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Tuesday, February 5, 2019

Emblem of the House of Commons

House of Commons Debates



Tuesday, February 5, 2019

Speaker: The Honourable Geoff Regan

    The House met at 10 a.m.



[Routine Proceedings]



Indigenous Languages Act

    (Motions deemed adopted, bill read the first time and printed)



Animal Welfare 

    Mr. Speaker, I rise today to table a petition submitted by constituents in my riding of Calgary Midnapore. These individuals clearly care deeply about the welfare of animals and are asking that the sale and/or manufacturing of animal-tested cosmetics and their ingredients be banned in Canada moving forward.


    Mr. Speaker, I have three petitions to introduce today, signed by many residents of Vancouver Kingsway and the Lower Mainland of British Columbia.
    The first is a petition to establish a national strategy to combat plastic pollution. Many residents point out their concern that plastics are making their way into various bodies of water via storm drains and are interfering with our global ocean currents, and this is causing massive problems for species and bodies of water around the world. They call on the government to adopt a national strategy to combat this immediately.

Public Transit  

    Mr. Speaker, my second petition is calling on the government to enact a Canadian public transit strategy that would provide a permanent investment plan to support public transit and establish funding mechanisms for that purpose and to work with all levels of government to provide sustainable, predictable, long-term and adequate funding.


    Mr. Speaker, my final petition calls on the government to immediately implement public, comprehensive, universal pharmacare. It points out that 20% of Canadians are unable to fill their prescriptions due to cost, that people have to struggle to pay for the medicine they need, that Canada is the only country in the world with universal medicare that does not include prescription drugs and that we can save billions of dollars while covering every Canadian. They urge the government to follow the New Democrat plan and to do so immediately.

Trans Mountain Pipeline  

    Mr. Speaker, it is an honour to rise this morning with an e-petition signed by 15,577 Canadians. When the petition started, it was not post-dated, as things now stand. They were calling on the government not to do what the government has done. The 15,577 residents of Canada were calling on the government to immediately halt plans to purchase the Trans Mountain pipeline or otherwise support its expansion. I submit that the petitioners would want it noted that they asked the government to take into consideration that shipping out raw bitumen is also shipping out Canadian jobs and that we do not know how to clean up a spill of diluted bitumen.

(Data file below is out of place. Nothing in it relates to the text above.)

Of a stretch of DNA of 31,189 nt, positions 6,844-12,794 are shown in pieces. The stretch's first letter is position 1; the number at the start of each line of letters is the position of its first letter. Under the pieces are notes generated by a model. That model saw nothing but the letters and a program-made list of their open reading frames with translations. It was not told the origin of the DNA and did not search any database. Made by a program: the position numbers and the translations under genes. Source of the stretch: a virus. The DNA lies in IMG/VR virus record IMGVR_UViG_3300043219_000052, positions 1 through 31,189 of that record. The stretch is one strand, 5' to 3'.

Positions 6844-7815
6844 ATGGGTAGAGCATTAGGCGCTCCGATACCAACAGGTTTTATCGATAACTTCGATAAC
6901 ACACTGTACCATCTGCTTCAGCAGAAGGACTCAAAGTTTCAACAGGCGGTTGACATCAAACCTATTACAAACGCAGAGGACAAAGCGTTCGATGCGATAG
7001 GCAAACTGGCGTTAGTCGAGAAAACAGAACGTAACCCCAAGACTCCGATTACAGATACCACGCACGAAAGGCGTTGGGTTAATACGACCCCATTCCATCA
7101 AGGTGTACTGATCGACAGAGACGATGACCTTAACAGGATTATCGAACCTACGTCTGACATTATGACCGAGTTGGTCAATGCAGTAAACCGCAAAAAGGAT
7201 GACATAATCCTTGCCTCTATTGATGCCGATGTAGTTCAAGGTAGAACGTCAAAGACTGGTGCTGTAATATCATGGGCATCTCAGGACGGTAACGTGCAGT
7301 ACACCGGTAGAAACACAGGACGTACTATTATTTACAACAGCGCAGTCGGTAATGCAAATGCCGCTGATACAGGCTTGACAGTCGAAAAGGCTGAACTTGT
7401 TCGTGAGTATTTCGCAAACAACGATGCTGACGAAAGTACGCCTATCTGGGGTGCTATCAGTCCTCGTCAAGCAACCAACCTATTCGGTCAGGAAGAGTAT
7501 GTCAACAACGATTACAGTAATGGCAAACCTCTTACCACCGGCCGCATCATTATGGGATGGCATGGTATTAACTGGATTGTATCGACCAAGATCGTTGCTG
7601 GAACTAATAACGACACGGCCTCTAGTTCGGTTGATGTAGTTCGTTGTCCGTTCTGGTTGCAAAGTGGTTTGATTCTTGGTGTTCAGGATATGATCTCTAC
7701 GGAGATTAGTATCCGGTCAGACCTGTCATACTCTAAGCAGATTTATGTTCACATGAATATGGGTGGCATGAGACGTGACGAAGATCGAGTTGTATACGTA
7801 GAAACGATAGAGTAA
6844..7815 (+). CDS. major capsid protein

Mr. Speaker, I have a petition signed by residents of Akwesasne.


    The petitioners ask the government to provide funding for the clinical treatment of drug and alcohol abuse disorders for first nations, because drug and alcohol abuse disorders have significant impacts on first nations. People suffering from these disorders have a right to proper treatment and culturally appropriate treatment methods, and holistic approaches are essential to treat substance abuse disorders.
    They call on the government to make funding available immediately for treatment centres throughout Canada, such as in the White Pine Healing Lodge in Akwesasne.

Canadian Heritage  

    Mr. Speaker, I am pleased to table a petition this morning that is a follow-up to a series of petitions I tabled in the fall calling on the government to invest in historic places in Canada, including with the reinstatement of $10 million per year for the national cost-share program. The signatories come from across Ontario. I am pleased to present this petition on behalf of those interested in heritage in Canada.